• During exercise, regular Skratch, OSMO, and Clif hydration mixes have 250-350mg of sodium per serving. One liter an hour for a hot race should be the bare minimum, and should be easy enough to do on the bike. That would be around 700mg per hour. For a four-hour race, that’s just shy of 3,000mg. Considering you can easily sweat out 1,000mg an hour during a cool race, you’re still going to be in a deficit for the next day so hit the sodium hard after the race if there are more stages to come.
  • Before your hot race, don’t do a big warmup unless you’re racing a TT. Staying cool before the race is important, because every minute your body isn’t overheating is one more minute you’re competitive in the race. Once your core temperature goes above 102 degrees, you start losing massive amounts of power.
  • Stay out of the sun before the race. Another duh. Line up somewhere close to the start in the shade. I see people chat in the parking lot directly in the sun all the time when it’s 90+ degrees out. It’s stupid. Don’t start the race already hot and in a deficit. Pound water and stay out of the sun, preferably somewhere with AC as long as you can.
  • Use ice socks during and before the race. Put them down your back or chest during the race (obviously), and your groin before the race (not obviously). Putting ice or ice socks (a pantyhose filled with ice) down your groin hurts like a mother, but that region of your body has more blood flow per square inch than anywhere else on your body that you could reasonably put an ice sock. I use the word reasonably very loosely. Also, building yourself an ice vest out of duct tape and sheets of plastic ice pockets (the kind that look like a sheet of ice cubes) works well and is way cheaper than buying one. They keep you cool for about 30 minutes standing around at the start before on a hot day.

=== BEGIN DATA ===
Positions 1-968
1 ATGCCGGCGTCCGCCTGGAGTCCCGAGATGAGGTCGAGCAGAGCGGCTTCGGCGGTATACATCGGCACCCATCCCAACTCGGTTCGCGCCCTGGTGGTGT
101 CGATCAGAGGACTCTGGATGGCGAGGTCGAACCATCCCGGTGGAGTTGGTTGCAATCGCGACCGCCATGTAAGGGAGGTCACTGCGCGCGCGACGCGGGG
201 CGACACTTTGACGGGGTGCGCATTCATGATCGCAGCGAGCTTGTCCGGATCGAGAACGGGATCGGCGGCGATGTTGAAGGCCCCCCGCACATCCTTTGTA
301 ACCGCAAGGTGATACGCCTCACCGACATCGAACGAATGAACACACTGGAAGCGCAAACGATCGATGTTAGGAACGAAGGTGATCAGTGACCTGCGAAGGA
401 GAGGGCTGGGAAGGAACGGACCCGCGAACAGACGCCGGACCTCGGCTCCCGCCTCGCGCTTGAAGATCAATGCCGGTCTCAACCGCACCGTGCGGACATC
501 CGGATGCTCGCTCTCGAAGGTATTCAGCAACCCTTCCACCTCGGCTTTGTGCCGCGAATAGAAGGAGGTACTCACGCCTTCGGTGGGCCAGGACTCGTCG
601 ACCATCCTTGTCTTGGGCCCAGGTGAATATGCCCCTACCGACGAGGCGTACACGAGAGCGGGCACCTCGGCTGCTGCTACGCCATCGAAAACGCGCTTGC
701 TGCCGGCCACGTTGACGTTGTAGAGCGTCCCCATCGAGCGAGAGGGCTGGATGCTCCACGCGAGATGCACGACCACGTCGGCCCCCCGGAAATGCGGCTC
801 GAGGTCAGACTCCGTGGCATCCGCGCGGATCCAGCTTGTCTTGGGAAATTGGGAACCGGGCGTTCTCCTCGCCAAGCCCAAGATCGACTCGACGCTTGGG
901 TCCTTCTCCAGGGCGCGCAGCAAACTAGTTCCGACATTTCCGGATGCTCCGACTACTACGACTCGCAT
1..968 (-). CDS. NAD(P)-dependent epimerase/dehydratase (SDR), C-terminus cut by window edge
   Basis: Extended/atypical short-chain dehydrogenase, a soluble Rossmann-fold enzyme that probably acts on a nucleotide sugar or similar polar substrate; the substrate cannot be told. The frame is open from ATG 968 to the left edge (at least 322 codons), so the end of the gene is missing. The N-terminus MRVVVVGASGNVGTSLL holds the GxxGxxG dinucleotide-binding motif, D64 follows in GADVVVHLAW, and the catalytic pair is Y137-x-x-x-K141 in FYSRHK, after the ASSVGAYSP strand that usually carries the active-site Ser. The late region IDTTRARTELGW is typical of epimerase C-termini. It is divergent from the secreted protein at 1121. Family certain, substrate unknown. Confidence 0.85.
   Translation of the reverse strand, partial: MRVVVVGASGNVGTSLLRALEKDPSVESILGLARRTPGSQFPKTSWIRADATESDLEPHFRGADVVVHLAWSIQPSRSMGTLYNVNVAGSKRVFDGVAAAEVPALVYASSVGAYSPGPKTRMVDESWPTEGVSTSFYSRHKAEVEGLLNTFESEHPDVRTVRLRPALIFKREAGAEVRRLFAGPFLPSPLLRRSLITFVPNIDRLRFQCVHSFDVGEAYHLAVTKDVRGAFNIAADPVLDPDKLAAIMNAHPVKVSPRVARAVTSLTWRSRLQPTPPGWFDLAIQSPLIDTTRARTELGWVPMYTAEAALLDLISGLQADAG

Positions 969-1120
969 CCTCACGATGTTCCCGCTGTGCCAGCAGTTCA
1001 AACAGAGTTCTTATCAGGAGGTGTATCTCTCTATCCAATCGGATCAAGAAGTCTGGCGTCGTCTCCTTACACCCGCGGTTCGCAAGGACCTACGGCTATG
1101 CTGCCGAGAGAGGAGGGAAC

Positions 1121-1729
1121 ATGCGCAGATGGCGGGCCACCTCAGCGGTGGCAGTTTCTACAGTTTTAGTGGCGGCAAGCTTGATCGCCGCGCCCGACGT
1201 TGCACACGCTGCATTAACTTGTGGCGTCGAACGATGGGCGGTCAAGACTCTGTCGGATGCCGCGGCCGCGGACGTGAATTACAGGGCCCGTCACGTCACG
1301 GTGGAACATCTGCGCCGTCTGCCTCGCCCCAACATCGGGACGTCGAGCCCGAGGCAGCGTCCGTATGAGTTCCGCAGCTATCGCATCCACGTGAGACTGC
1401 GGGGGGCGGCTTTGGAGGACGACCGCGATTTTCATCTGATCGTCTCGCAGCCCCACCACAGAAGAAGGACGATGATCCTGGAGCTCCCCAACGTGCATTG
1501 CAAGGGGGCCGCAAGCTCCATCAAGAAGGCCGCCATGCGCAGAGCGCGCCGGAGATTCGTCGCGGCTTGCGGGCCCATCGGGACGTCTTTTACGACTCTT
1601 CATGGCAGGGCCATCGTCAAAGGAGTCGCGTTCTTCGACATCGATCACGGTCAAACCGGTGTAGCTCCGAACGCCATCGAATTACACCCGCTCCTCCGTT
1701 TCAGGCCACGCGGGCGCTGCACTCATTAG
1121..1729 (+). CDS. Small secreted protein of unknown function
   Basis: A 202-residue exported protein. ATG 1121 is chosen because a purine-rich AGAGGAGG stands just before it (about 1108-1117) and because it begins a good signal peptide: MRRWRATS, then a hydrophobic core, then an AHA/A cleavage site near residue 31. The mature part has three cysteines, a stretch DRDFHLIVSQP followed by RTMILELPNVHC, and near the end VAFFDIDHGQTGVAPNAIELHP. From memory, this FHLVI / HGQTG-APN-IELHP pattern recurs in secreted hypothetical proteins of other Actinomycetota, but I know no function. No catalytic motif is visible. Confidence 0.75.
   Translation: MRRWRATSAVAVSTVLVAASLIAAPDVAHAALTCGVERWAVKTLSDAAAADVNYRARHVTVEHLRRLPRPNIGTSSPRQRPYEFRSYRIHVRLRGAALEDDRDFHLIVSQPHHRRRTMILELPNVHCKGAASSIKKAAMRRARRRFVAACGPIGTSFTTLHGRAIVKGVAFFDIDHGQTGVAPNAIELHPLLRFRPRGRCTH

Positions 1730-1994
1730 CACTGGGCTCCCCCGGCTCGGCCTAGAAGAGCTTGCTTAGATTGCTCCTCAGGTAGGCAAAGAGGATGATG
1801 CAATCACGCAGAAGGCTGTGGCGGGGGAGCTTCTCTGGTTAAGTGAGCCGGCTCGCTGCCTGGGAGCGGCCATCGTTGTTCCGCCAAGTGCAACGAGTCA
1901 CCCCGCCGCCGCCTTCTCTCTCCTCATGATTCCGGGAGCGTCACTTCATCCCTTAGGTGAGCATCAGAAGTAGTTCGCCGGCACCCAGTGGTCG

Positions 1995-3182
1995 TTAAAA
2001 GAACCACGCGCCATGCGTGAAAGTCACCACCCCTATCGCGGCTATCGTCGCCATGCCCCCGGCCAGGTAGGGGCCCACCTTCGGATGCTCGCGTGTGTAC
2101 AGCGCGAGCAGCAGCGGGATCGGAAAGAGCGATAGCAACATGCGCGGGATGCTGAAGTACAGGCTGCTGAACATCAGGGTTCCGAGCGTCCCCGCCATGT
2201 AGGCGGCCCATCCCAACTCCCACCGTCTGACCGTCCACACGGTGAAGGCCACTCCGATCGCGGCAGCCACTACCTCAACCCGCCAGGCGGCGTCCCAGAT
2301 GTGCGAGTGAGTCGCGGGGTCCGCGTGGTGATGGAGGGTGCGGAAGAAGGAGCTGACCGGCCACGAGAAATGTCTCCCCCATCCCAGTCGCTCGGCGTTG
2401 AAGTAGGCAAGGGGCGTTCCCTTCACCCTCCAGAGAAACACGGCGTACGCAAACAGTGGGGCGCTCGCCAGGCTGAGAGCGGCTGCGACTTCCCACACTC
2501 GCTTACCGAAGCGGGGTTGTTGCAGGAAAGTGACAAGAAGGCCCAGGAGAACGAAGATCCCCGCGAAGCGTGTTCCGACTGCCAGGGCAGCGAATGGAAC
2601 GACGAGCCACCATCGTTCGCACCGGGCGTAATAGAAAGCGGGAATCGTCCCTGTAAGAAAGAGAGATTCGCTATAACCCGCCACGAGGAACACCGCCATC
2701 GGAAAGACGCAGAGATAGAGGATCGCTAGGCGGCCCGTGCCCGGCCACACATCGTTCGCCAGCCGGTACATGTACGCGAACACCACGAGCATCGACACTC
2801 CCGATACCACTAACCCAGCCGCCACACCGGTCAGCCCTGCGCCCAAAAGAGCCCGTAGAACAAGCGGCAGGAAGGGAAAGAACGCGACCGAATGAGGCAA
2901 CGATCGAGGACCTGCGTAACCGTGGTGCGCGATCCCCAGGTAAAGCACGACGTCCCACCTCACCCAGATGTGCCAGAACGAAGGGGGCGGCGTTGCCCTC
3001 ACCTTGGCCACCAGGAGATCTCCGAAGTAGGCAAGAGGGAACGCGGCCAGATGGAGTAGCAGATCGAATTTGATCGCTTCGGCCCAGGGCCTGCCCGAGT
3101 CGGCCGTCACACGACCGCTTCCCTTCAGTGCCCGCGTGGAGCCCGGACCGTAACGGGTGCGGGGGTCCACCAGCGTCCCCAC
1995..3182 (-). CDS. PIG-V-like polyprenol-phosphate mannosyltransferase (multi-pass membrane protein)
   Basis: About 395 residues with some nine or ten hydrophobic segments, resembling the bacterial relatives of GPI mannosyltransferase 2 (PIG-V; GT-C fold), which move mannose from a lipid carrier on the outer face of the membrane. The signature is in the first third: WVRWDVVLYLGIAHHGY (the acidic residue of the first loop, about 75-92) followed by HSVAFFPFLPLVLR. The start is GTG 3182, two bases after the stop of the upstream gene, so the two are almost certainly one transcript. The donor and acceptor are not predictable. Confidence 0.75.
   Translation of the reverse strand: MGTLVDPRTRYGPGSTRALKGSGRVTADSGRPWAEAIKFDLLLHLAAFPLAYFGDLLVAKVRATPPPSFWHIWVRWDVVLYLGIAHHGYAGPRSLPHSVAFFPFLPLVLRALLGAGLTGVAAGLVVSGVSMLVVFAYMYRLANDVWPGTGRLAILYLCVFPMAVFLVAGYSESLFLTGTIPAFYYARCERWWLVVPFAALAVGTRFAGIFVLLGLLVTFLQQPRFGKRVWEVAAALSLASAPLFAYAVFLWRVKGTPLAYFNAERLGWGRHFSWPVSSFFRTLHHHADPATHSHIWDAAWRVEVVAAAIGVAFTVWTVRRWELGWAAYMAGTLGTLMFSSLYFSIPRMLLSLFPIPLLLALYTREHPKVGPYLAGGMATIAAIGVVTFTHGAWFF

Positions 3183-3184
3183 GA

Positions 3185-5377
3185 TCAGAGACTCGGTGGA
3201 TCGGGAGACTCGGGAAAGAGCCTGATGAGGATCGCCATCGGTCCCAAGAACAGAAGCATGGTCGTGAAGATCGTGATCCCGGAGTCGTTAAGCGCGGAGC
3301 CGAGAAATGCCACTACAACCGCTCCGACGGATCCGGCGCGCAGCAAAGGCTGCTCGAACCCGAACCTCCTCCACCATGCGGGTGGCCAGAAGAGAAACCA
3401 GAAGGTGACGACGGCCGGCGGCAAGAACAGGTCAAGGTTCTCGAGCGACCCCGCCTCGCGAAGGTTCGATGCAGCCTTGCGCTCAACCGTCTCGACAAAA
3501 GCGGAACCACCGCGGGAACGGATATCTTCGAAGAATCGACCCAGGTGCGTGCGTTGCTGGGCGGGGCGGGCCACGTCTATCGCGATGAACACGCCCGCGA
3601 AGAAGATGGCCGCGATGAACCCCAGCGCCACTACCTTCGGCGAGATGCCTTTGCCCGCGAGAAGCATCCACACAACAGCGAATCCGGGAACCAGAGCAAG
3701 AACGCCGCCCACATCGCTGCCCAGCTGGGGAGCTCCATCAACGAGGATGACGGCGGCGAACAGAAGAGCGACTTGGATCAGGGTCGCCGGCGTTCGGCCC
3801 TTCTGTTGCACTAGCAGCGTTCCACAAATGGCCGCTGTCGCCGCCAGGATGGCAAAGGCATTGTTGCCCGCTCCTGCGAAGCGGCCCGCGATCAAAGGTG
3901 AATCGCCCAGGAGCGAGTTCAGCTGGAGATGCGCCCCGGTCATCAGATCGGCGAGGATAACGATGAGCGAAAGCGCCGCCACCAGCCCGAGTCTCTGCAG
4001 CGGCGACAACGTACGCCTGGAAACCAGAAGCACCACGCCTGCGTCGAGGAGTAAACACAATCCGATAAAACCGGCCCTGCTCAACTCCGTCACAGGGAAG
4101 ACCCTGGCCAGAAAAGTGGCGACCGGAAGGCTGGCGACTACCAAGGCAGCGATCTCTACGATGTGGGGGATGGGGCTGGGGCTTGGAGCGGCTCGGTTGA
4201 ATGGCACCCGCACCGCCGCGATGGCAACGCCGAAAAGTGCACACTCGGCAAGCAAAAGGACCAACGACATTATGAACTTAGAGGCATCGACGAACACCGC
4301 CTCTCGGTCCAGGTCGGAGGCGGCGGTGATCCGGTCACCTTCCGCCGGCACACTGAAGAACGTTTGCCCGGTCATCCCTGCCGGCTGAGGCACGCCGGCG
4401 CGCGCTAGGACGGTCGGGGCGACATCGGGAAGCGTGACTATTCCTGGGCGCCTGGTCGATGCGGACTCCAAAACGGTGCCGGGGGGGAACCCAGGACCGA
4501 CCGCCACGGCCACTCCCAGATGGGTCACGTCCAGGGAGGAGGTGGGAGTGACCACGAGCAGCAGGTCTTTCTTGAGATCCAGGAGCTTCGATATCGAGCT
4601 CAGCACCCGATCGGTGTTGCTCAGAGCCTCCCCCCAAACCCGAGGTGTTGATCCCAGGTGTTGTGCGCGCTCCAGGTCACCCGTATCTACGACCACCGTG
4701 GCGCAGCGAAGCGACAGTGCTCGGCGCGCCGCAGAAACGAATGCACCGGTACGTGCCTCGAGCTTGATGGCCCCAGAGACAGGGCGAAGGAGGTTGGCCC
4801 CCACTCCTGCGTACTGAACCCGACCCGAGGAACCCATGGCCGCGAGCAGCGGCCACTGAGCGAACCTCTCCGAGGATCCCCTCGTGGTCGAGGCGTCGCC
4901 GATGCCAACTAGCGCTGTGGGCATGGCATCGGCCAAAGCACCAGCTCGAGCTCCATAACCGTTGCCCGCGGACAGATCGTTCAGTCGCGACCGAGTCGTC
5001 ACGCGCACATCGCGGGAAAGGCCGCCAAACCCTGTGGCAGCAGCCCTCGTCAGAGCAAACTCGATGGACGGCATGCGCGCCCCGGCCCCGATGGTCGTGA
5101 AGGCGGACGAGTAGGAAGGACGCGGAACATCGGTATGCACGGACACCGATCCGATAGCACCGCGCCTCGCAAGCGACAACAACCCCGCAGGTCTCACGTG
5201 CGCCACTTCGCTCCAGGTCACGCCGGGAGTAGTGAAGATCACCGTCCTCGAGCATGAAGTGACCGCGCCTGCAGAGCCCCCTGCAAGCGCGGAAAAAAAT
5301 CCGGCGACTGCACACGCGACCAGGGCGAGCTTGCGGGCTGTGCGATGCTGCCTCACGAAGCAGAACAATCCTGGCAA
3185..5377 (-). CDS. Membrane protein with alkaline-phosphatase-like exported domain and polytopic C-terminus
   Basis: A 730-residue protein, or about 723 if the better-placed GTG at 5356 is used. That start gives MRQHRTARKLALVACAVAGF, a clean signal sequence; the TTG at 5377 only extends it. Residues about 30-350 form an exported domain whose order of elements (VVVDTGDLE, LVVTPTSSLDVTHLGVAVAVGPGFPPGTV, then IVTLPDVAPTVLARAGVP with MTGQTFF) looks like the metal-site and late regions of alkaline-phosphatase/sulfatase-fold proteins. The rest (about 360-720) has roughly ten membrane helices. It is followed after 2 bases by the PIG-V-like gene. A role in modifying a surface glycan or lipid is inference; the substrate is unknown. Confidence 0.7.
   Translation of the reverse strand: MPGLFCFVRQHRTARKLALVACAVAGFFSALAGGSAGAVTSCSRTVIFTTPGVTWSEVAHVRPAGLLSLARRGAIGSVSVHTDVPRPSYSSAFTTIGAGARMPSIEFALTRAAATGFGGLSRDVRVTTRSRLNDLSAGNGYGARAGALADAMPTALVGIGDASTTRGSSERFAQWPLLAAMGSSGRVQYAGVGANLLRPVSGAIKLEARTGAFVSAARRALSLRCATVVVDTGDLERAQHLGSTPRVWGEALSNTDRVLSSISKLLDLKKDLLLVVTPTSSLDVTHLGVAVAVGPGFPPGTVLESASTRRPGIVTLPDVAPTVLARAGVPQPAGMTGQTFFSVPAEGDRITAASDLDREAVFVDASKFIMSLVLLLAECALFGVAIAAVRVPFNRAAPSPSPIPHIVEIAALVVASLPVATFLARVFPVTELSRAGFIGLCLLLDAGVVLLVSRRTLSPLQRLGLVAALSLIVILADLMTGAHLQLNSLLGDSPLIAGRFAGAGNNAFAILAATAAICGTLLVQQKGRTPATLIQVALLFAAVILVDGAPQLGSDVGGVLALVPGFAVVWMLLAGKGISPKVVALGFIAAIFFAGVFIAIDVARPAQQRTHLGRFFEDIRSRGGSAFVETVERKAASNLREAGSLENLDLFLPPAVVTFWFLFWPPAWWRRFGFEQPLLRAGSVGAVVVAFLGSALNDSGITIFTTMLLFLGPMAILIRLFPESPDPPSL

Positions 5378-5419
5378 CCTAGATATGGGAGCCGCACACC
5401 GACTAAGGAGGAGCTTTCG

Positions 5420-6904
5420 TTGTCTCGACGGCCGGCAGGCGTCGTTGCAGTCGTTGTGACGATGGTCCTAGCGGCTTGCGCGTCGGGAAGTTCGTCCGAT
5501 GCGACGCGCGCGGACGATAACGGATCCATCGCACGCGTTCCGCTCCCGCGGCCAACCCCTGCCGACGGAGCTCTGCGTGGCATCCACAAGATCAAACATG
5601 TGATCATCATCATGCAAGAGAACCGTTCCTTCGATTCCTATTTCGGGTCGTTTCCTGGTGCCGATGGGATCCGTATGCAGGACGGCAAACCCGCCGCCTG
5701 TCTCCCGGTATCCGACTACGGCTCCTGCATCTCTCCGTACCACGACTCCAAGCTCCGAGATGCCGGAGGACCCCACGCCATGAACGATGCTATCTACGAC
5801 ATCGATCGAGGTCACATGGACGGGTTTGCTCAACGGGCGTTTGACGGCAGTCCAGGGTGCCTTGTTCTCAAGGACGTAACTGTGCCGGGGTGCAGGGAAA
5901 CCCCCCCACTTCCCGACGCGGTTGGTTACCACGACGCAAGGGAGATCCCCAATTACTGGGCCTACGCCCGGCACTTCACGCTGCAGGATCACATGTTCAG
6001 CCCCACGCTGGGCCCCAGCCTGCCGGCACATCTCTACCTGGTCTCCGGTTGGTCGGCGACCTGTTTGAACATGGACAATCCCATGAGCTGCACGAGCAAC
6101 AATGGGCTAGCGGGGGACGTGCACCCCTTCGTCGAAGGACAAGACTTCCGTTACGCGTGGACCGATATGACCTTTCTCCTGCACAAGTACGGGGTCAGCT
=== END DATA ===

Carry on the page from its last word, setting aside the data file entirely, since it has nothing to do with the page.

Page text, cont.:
• Dunk your jersey in cold water before the race. Dunk your bibs and shoes/socks too for that matter.
  • Assuming the team car or feed zone is readily accessible (Elite nationals not included), dump bottles on yourself, especially your legs, as often as you can. The plus side of going back for bottles during a hot race is that you’re probably going to be the best hydrated guy on the team.
  • Shave your entire body and buzz your head. It works. Even small arm hairs trap heat. You’ll feel the difference and you’ll thank me. Plus you’ll look better. Shaving your armpits and groin makes a difference, though it’s not comfortable by any means. I just shaved our dog Maybellene so she could be more competitive at the dog park this summer. Is my dog more committed than you? Probably.